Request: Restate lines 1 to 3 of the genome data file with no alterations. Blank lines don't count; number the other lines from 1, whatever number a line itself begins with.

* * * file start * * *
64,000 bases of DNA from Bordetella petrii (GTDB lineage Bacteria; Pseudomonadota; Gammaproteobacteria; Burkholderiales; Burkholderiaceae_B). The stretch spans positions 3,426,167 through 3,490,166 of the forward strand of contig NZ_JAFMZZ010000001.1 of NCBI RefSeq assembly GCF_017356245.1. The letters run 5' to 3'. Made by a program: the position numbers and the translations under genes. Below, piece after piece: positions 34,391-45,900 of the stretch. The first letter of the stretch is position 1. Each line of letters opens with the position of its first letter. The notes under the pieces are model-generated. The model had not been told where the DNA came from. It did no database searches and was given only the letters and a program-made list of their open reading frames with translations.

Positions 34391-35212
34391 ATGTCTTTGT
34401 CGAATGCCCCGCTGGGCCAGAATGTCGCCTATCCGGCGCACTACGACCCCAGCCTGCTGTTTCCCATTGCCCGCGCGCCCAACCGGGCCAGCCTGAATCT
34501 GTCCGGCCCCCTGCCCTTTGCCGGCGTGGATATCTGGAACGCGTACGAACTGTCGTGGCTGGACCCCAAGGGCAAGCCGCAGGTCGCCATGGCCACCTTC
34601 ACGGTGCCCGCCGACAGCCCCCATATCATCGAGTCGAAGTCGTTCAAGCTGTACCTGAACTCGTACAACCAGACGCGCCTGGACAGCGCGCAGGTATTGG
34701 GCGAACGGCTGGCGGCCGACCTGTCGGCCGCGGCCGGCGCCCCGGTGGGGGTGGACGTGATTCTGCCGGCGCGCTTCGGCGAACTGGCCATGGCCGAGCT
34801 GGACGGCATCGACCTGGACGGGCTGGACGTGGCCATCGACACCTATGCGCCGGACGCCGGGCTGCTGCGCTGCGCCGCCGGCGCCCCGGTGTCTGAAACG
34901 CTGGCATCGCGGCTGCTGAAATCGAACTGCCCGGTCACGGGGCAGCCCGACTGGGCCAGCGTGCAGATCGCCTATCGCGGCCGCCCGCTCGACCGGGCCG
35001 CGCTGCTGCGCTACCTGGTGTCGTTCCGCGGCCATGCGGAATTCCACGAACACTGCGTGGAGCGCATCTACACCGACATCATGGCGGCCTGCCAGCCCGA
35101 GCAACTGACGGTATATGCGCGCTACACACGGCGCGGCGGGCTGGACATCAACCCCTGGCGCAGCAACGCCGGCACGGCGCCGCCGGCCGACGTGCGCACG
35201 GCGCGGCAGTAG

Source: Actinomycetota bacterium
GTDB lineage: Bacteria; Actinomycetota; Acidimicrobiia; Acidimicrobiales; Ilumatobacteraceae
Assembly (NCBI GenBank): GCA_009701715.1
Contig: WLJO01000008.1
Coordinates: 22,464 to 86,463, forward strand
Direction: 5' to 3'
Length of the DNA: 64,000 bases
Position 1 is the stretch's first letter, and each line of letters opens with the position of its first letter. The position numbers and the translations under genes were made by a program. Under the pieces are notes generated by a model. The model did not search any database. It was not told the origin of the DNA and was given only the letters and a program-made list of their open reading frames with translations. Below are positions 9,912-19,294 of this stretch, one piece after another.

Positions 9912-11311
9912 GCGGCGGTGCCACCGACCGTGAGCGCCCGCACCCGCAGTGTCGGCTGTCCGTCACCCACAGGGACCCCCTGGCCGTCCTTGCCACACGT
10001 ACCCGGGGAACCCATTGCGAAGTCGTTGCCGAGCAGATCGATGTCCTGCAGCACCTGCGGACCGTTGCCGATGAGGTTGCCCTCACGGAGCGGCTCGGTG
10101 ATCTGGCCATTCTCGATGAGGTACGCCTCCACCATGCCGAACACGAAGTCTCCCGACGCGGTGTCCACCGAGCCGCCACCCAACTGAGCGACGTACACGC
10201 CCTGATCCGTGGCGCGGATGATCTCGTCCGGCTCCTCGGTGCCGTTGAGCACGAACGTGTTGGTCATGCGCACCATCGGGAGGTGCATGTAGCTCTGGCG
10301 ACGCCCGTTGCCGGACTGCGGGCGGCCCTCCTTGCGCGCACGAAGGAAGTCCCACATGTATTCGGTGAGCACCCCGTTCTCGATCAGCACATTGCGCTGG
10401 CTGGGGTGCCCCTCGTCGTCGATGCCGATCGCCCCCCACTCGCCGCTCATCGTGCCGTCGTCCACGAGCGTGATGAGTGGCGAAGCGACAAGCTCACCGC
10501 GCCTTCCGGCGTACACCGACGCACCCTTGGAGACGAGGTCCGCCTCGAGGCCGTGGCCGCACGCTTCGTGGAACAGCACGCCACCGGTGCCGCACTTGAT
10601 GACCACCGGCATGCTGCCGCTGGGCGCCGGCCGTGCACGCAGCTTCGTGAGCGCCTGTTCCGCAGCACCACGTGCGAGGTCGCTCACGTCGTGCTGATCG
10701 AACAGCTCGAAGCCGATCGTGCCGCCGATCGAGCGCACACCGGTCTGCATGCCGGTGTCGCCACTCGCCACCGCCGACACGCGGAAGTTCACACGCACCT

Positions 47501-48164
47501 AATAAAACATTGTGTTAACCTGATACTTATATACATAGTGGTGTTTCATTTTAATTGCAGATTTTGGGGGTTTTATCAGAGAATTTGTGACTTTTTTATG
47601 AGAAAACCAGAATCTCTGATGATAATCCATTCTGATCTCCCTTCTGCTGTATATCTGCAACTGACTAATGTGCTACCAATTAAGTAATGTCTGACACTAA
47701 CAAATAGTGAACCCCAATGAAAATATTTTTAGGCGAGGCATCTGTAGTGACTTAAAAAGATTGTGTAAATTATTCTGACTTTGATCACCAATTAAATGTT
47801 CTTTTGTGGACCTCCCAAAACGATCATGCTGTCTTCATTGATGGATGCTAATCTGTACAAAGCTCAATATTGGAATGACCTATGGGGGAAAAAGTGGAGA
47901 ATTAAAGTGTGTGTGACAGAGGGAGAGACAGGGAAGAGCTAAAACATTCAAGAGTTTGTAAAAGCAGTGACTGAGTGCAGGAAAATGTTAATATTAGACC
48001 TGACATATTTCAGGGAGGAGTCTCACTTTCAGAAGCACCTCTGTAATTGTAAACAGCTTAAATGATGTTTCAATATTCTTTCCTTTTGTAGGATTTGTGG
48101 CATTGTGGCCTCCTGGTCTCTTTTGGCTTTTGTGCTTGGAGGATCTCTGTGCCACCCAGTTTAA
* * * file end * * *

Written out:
64,000 bases of DNA from Bordetella petrii (GTDB lineage Bacteria; Pseudomonadota; Gammaproteobacteria; Burkholderiales; Burkholderiaceae_B). The stretch spans positions 3,426,167 through 3,490,166 of the forward strand of contig NZ_JAFMZZ010000001.1 of NCBI RefSeq assembly GCF_017356245.1. The letters run 5' to 3'. Made by a program: the position numbers and the translations under genes. Below, piece after piece: positions 34,391-45,900 of the stretch. The first letter of the stretch is position 1. Each line of letters opens with the position of its first letter. The notes under the pieces are model-generated. The model had not been told where the DNA came from. It did no database searches and was given only the letters and a program-made list of their open reading frames with translations.

Positions 34391-35212
34391 ATGTCTTTGT